Review: Blue Island

Written and directed by Tze Woon Chan, exploring the state of depression among the current citizens on Hong Kong as China consolidates its power over the metropolis.

The choice of Tze Woon Chan to explore the past and present of social activists by integrating them through dramatic recreations was a fantastic idea. Asking today’s youth pushing for change to use those feelings and experiences to represent the fight of those that came before them creates a wonderful symmetry. However, the recreations aren’t having the biggest impact that they have the potential for, they’re used sporadically and the path that the film takes doesn’t quite give them the room to illustrate things more clearly. It does also show the difficulty that the film has with viewers who go in with no prior knowledge may struggle to follow along as keenly. It misses out on establishing first and foremost the key facts of what they’re fighting for, instead jumping straight into the different subjects involved.

However, it does build a remarkably strong atmosphere almost immediately. There’s a true weight and depth to its style which does the serious nature of its issue real justice. It holds a sincere level of emotion, watching the older generation see the youth of today struggling with the same issues they fought so hard for is a heart-wrenching experience. It’s hard to even imagine how they must feel in seeing a traumatic history repeat itself, to feel like progress is being made with one step forward and two steps back. It creates a cutting air of melancholy, you can feel the lingering impact these harsh experiences have had on both generations. How it has inescapably stuck with those who’ve already been through it and how it is weighing heavy on those in the midst of it.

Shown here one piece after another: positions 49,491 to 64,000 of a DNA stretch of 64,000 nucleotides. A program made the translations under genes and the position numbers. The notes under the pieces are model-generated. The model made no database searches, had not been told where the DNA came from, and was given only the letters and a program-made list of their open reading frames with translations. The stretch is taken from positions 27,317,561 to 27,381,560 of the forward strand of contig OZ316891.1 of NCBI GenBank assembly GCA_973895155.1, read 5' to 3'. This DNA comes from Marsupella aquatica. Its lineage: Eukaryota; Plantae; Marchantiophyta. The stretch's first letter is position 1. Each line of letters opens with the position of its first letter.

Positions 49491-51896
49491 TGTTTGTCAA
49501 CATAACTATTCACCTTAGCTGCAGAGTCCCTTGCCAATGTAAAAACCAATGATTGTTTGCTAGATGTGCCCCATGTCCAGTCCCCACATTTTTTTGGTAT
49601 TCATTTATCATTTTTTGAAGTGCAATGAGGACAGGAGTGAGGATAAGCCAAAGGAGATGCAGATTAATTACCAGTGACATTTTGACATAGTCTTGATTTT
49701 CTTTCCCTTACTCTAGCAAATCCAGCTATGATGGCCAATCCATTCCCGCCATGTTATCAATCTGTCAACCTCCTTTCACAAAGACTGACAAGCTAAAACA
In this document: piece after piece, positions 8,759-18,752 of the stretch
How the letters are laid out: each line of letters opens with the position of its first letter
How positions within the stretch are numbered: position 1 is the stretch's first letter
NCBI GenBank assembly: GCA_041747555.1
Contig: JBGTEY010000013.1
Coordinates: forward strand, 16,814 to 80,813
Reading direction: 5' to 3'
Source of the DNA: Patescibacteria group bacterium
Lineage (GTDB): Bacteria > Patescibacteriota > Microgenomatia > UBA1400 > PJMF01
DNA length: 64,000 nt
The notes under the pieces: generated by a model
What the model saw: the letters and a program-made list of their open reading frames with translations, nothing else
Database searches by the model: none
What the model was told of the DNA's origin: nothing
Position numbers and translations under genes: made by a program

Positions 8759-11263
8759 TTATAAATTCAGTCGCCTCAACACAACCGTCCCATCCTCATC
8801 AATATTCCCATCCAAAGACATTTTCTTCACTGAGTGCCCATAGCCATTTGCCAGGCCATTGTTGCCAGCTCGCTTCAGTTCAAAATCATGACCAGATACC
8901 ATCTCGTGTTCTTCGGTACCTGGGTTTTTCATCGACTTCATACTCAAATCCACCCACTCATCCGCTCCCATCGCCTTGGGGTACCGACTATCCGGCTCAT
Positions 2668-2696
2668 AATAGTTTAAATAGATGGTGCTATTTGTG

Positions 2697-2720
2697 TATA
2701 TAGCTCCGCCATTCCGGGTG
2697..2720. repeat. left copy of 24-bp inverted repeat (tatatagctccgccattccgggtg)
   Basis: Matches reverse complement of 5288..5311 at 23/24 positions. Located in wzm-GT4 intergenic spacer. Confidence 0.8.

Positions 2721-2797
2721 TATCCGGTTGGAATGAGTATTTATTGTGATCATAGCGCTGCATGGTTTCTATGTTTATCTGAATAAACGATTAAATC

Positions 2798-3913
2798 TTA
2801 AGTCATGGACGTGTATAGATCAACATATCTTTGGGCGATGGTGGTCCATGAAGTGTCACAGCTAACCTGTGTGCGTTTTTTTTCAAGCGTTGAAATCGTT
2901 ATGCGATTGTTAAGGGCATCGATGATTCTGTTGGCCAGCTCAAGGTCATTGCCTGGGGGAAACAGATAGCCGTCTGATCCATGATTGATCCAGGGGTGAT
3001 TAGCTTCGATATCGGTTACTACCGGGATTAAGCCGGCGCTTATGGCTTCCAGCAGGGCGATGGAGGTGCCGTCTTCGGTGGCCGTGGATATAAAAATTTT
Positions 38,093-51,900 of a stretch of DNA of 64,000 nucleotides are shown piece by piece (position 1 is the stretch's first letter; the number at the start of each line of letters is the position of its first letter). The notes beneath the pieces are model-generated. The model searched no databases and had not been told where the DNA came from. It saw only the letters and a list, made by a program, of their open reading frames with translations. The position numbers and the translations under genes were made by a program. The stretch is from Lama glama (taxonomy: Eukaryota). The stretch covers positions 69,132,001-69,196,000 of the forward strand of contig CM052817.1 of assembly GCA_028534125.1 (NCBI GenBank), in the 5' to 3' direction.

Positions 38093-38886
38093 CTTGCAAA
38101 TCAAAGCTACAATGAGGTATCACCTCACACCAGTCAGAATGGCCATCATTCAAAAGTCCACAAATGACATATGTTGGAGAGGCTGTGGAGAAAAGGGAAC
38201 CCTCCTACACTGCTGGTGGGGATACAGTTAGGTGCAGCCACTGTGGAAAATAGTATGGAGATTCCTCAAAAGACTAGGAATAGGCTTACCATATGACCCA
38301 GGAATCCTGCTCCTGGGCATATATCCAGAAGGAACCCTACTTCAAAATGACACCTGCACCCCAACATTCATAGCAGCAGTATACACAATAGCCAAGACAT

At times it does feel messy, it doesn’t always follow a clear path as there’s a lot of back and forth. The story is mostly there, it’s just not in the most effective order to be concise and even further deepen its emotion and grasp on the audience. There’s undoubtedly a clear passion for the issue told through Tze Woon Chan’s filmmaking and it is very compelling material, but it struggles to make a consistent pacing. It then chooses an unusual ending which is extremely drawn out, it sends a very clear message but at the same time loses its effectiveness, continuing after its point has already been made.

Blue Island has a captivating atmosphere which is full of depth and emotion. It captures both the current struggle and how the past still haunts those who’ve been fighting for decades. It creates a heart-breaking air of melancholy and pain, capturing the unending injustice faced by all its subjects. There are a lot of great choices made in telling this story, especially in how creative it is, but they’re not all reaching their full potential, however it does show an impressive amount of talent.

Verdict: ✯✯✯ | 6/10

Reviewed as part of London Film Festival 2022

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